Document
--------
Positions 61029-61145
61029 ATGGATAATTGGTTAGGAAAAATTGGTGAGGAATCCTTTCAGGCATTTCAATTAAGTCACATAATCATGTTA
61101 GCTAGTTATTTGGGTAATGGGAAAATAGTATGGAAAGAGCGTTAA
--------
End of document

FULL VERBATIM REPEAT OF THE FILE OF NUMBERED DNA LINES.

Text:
Positions 61029-61145
61029 ATGGATAATTGGTTAGGAAAAATTGGTGAGGAATCCTTTCAGGCATTTCAATTAAGTCACATAATCATGTTA
61101 GCTAGTTATTTGGGTAATGGGAAAATAGTATGGAAAGAGCGTTAA